Two Sides To Every Story

...."and added that balance and weight safety regulations prevent onboard seat changes."  UA,,,,,What a crock.....!  
 
Spock said:
...."and added that balance and weight safety regulations prevent onboard seat changes."  UA,,,,,What a crock.....!  
So the FA wanted her CC for what reason then?
 
the passenger decided to move to an exit row seat after the doors were closed. the FAs wanted her credit card because the exit row is a premium charge seat.

Every side does have two stories but even by the news account which was related by the passenger, she was very aggressive and confrontational.

Airlines absolutely do have the right to have differential charges for different types of seats on aircraft and passengers do not have the right to switch to those seats even if they are empty.


The manner the situation was handled - if the article is accurate is true - could have been improved but confrontation rarely results in the pain free outcome to the benefit of one side that some people think.

All she had to do was move back to the seat she was assigned. She paid for the seat she was assigned. If she wanted something she didn't pay for, she should have used just a tad more tact in trying to obtain it.



There is a very high likelihood that the woman will be told by a judge that she has no case, be told to reimburse UA, and be put on UA's no fly list.
 
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WorldTraveler said:
the passenger decided to move to an exit row seat after the doors were closed. the FAs wanted her credit card because the exit row is a premium charge seat.

Every side does have two stories but even by the news account which was related by the passenger, she was very aggressive and confrontational.

Airlines absolutely do have the right to have differential charges for different types of seats on aircraft and passengers do not have the right to switch to those seats even if they are empty.


The manner the situation was handled - if the article is accurate is true - could have been improved but confrontation rarely results in the pain free outcome to the benefit of one side that some people think.

All she had to do was move back to the seat she was assigned. She paid for the seat she was assigned. If she wanted something she didn't pay for, she should have used just a tad more tact in trying to obtain it.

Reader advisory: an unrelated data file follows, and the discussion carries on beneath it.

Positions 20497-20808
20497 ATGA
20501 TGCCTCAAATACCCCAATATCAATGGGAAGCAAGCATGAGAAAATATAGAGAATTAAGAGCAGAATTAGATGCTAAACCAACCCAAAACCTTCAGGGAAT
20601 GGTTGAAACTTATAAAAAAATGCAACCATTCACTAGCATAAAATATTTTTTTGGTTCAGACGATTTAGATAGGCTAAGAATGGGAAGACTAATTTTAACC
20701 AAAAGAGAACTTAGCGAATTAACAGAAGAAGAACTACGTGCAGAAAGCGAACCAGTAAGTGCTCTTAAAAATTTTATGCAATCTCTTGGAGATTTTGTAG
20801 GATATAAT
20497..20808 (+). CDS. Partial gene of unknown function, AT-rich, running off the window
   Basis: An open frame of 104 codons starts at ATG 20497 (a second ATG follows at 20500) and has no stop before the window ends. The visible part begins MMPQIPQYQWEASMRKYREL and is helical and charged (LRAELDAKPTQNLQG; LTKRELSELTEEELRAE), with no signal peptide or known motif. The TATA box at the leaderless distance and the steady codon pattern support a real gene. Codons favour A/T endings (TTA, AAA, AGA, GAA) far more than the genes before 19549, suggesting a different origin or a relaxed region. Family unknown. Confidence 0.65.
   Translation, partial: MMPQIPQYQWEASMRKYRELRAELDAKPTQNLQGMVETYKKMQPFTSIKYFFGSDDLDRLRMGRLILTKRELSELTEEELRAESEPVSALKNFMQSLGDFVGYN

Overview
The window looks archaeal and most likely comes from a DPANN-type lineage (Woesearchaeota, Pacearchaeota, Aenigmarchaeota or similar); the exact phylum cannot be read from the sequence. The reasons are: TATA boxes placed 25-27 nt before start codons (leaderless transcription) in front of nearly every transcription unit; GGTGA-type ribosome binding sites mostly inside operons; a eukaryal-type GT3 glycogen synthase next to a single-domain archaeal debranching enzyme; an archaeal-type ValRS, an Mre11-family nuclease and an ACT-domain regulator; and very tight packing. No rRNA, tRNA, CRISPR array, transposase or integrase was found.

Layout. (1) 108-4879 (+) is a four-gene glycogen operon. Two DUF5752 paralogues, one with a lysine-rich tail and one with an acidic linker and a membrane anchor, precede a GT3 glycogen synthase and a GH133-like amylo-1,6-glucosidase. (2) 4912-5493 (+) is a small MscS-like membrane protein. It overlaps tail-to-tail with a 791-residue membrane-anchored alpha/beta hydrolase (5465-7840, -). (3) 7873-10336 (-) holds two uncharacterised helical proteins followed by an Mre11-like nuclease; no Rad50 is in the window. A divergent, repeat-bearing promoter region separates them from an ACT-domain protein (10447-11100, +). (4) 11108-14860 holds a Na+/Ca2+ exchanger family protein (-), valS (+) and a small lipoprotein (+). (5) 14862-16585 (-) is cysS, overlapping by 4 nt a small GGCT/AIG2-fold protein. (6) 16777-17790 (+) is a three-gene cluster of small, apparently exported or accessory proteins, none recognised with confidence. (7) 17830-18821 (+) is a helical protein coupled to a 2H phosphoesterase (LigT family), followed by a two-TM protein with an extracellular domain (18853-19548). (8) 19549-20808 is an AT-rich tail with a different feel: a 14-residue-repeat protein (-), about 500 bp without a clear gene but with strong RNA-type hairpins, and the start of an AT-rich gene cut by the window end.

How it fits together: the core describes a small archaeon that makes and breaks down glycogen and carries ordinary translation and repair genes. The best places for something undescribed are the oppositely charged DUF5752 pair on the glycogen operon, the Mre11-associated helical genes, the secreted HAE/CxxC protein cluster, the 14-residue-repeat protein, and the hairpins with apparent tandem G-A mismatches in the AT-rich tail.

There is a very high likelihood that the woman will be told by a judge that she has no case, be told to reimburse UA, and be put on UA's no fly list.
Thats my point. You can't say well I tried to charge her for moving then when she wanted to go back drum up all the BS about how it effect W&B. 
 
 
having said that nothing is more annoying than PAXs thinking they can do whatever they want. "OH the seats are to close to together so I will just move to F class." Nope. Use google before buying a ticket. Its like all the people who fly NK then b**ch about how terrible they are. WTF do you expect for a 29 buck ticket? 
 
This is why I can't even think about working the line much less as a GA or FA. I like the hangar, no PAXs to deal with. (and dry) 
 
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Remember a few months back when we were talking about some airline who wanted to have a "no seat changes allowed" rule on their lowest fares?

Here's a great example to remember next time that topic comes up. The FA's get left to enforce the rule.
 
eolesen said:
Remember a few months back when we were talking about some airline who wanted to have a "no seat changes allowed" rule on their lowest fares?

Here's a great example to remember next time that topic comes up. The FA's get left to enforce the rule.